Johnson & Johnson, fighting to keep up with the blockbuster race to launch quick cures for hepatitis C, has agreed to pay as much as $1.1 billion for the rights to Achillion Pharmaceuticals' pipeline of antiviral treatments.
Celyad, the former Cardio3 Biosciences, filed to make a $115 million debut on the Nasdaq, stretching its focus from heart treatments to the fast-growing field of cancer immunotherapy.
U.K. drugmaker GW Pharmaceuticals believes its cannabis-derived epilepsy treatment is on its way to Phase III success and FDA approval, moving its CEO to the U.S. as it builds a North American presence.
Intercept Pharmaceuticals, striving to launch the world's first treatment for a pervasive liver disease, spelled out its plans for a sizable Phase III study designed to secure an accelerated approval and help the company retain pole position in a potentially lucrative field.
Neil Woodford's new $1.2 billion fund and GlaxoSmithKline's VC unit have contributed to a $39 million Series C round in PsiOxus Therapeutics. The cash will allow PsiOxus to test its oncolytic virus together with a checkpoint inhibitor, a combination it thinks can make the immuno-oncology treatment effective against otherwise resistant targets.
Bluebird bio, developing a potential cure for a rare blood disorder, is angling for an accelerated approval as it works through clinical trials, setting out a regulatory framework that could get the gene therapy on the market sooner than expected.
Regeneron has advanced dupilumab, regarded by many as the company's next big innovation, into a Phase III asthma study, rolling toward an FDA submission behind its lead eczema program.
AstraZeneca's best bets for the future are mostly biological treatments. And to prepare for its growing dependence on biotech drugs, the U.K. drugmaker is spending $285 million on a new biologics manufacturing operation.
Sorrento Therapeutics, a frequent partner of billionaire biotech entrepreneur Patrick Soon-Shiong, launched a new subsidiary to advance its take on CAR-T therapies for cancer, taking a page from its patron as it tosses more and more irons in the R&D fire.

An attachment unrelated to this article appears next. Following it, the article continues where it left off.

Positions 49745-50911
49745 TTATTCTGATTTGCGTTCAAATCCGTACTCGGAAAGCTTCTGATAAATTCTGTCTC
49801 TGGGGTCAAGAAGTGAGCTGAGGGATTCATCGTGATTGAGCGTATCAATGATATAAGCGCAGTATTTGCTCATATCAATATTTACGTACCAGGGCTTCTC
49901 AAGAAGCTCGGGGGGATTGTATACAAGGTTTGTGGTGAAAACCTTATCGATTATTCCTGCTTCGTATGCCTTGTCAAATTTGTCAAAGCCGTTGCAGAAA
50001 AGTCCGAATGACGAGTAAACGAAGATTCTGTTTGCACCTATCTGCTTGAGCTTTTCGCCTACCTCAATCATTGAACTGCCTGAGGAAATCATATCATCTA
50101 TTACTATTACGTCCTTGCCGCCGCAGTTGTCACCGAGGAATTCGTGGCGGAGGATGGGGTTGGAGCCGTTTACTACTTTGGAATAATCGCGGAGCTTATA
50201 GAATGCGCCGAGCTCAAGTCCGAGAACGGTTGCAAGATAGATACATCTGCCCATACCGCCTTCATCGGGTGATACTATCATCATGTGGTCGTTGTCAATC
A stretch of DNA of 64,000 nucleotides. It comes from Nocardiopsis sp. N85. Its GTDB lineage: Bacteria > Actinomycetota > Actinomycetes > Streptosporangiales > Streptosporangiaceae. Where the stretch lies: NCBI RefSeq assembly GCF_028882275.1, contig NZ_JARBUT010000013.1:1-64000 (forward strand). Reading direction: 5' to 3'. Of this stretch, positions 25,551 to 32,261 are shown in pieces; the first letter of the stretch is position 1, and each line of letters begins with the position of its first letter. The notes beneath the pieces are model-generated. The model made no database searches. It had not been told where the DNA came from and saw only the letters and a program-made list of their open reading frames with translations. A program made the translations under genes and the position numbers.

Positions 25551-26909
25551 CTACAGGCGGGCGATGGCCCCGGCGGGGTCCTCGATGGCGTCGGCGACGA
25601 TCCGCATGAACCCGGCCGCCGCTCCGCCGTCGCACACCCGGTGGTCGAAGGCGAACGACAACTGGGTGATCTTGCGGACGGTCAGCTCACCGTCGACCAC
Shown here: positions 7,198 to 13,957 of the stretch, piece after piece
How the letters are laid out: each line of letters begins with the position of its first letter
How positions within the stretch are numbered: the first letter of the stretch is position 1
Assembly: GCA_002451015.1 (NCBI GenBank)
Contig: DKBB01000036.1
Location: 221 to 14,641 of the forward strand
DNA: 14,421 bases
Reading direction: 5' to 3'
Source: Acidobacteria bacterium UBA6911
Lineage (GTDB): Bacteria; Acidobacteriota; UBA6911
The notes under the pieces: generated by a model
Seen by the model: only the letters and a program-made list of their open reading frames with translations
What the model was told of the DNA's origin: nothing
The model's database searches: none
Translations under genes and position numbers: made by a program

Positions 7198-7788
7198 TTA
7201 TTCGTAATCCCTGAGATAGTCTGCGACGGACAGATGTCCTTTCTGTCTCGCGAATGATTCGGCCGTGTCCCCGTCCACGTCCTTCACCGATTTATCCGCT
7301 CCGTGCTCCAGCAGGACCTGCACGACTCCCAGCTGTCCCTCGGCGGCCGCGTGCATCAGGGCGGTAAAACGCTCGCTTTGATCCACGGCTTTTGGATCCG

The commercial potential of NASH, a common liver disease with no approved treatments, has seemingly launched a thousand R&D ships around the industry. And Novo Nordisk, emboldened by an investigator-sponsored study, might be sitting on an effective therapy for the pervasive ailment with liraglutide, a blockbuster already approved for diabetes and obesity.
Boehringer Ingelheim has made a quick decision about Pharmaxis' non-alcoholic steatohepatitis (NASH) drug, striking a $250 million deal to buy the Phase I asset just two months after inking an option to acquire the program.
Celgene's expansive approach to partnering continues to bear fruit, as two of the Big Biotech's in-licensed treatments have been added to the FDA's fast-track program, promising a speedy regulatory review as each approaches Phase III.
Some of the leaders in the field will be gathering for a special FierceBiotech panel discussion on clinical trial design and execution for cancer drugs at the upcoming annual meeting of BIO in Philadelphia on June 16.
Eleven Biotherapeutics' top pipeline prospect bombed a late-stage study in dry eye disease, failing to beat out placebo and forcing the Third Rock Ventures-founded biotech to pivot its focus.
As growing demand for lab space in Cambridge, MA, threatens to price out startups, biotech foundry Third Rock Ventures is looking to make a splash in the neighborhood to give its seedlings access to one of the industry's most vibrant innovation hubs, Beta Boston reports.
Swedish-American biotech Cortendo is expanding its focus on rare endocrine diseases, buying a pair of Phase II treatments for acromegaly for a combined $35 million.
NantWorks, the nebulous empire of biotech billionaire Patrick Soon-Shiong, is handing over $90 million to partner Sorrento Therapeutics in exchange for a Phase III cancer drug heralded as a successor to the blockbuster Abraxane.
Reeling after the Phase IIb failure of its "breakthrough" gene therapy for heart failure, Celladon is slashing its budget and payroll, vowing to find a way forward that preserves value for its investors.
Amgen says it got the positive data it was looking for from a Phase II study of AMG 334, one of several experimental migraine drugs that share the same target and are in the running to compete against an old generation of drugs on the market.